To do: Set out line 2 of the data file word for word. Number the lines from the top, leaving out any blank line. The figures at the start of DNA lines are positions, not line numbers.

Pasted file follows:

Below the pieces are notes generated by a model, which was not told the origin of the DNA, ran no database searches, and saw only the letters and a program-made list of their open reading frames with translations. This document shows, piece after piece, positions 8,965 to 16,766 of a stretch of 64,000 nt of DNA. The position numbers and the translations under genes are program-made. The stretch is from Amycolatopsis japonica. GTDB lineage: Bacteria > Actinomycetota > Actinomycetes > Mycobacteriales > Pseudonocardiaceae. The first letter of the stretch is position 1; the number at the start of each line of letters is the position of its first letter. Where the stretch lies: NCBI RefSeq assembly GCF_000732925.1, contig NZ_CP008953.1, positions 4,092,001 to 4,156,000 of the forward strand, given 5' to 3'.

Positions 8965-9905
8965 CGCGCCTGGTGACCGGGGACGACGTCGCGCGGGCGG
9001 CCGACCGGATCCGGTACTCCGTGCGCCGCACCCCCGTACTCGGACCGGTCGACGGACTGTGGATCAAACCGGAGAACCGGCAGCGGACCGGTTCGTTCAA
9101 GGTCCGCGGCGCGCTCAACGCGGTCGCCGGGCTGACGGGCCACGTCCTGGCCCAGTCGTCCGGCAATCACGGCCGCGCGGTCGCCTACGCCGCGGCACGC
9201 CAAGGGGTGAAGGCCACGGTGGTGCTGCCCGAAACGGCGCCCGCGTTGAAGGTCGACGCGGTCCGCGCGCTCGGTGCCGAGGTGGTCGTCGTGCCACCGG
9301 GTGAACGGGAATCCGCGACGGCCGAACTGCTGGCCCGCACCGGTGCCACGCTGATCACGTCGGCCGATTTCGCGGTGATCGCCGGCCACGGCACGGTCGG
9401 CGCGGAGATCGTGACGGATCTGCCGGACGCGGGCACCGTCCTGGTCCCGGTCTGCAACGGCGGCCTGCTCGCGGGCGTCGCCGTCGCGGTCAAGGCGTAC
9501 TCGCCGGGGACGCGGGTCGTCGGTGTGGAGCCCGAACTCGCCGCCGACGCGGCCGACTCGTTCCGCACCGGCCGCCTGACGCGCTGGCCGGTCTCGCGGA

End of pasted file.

Positions 8965-9905